Create an Action Workflow
From the repo in GitHub click the Actions option at the top center of the screen.
The Actions page will make suggestions based on the contents of the repo you are working with. In our case, the suggested .NET Core workflow is the one we are interested in. Click the Set up this workflow button.
The next screen that shows will be an editor loaded with the YAML for the .NET Core workflow we selected. For now, we are going to keep the YAML that was defaulted in and click the Start commit button. This workflow may or may not work for our repo at this point we are still exploring and can change as needed after we get a feel for how Actions work.
The next dialog is the commit details. For this initial change, we are going commit directly to master with the default commit message. Click Commit new file to continue.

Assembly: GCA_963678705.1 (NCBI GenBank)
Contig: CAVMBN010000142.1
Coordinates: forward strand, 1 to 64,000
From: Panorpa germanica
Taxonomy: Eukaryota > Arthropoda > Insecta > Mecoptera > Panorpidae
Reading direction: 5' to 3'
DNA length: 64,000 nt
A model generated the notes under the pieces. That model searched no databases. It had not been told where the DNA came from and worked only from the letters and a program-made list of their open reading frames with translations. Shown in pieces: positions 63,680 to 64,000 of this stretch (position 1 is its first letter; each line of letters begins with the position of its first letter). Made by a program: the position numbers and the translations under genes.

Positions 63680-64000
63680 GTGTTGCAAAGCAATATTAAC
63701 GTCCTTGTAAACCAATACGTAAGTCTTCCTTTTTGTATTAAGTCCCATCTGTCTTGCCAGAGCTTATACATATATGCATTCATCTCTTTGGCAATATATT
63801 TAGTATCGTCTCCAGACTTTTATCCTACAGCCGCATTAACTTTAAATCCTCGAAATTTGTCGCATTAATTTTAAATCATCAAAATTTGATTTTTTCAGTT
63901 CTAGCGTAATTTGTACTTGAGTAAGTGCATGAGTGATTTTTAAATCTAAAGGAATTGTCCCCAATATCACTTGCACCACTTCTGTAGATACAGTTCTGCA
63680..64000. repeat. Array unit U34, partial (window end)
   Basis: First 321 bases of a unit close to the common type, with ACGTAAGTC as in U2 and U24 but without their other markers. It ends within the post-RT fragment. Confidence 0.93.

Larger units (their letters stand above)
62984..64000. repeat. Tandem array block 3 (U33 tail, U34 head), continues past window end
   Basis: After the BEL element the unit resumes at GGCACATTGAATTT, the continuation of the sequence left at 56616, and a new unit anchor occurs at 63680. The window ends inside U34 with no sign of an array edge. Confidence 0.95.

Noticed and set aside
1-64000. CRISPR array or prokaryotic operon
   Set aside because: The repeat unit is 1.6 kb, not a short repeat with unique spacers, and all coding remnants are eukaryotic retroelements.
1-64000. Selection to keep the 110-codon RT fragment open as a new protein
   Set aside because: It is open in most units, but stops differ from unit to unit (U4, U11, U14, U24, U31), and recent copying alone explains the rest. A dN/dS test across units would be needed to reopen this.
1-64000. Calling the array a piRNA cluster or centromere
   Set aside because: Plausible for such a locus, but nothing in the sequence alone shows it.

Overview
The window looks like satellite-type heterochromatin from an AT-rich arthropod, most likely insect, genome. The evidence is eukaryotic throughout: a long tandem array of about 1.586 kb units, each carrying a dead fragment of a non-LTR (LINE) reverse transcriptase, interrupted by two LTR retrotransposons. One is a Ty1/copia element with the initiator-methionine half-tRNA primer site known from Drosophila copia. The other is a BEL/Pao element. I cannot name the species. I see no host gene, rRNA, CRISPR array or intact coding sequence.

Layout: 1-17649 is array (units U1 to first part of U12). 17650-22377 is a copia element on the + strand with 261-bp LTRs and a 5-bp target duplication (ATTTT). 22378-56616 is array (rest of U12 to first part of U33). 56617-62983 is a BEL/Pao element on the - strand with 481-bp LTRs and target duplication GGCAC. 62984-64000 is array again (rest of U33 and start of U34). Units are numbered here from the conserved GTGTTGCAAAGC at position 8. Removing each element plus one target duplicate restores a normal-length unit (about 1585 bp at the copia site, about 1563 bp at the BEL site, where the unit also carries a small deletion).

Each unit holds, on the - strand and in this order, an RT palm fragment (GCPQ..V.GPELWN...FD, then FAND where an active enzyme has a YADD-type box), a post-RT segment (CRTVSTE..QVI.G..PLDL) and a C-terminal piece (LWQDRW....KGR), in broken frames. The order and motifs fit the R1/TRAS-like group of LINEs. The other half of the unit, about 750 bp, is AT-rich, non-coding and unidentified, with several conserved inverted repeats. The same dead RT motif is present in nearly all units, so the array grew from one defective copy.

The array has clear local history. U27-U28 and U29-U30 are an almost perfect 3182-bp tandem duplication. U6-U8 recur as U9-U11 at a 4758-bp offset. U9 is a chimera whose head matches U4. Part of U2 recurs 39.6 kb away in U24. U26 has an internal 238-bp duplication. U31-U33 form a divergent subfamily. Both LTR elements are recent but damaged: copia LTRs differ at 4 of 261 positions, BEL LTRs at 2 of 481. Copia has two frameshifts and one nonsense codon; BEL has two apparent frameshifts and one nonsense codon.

View Workflow Status
Now that we have a workflow set up click on the Actions tab of the repo again to view the list of workflows and their status. As you can see in this screenshot the commit queued our new workflow to run.
The workflow finished quickly so I didn’t get to see the details while it was running, but if you click on commit title, Create dotnetcore.yml in this example, it will take you to the detail of this workflow run. From this view, you will see the jobs for the workflow listed on the left side of the screen, we only have one job which is the build. When you click on a job you will see the logs from that job. The following screenshot is the sample build job with the details of the build step expanded to show that both WebApp1 and WebApp2 were built.
Hopefully, this post will give you a good jumping-off point to create your own GitHub Actions. I was impressed with how easy it was to get started and the wide verity of languages supported especially for a feature set that has been out for less than a year. Check back in next week for more exploration of Actions.
Also published on Medium.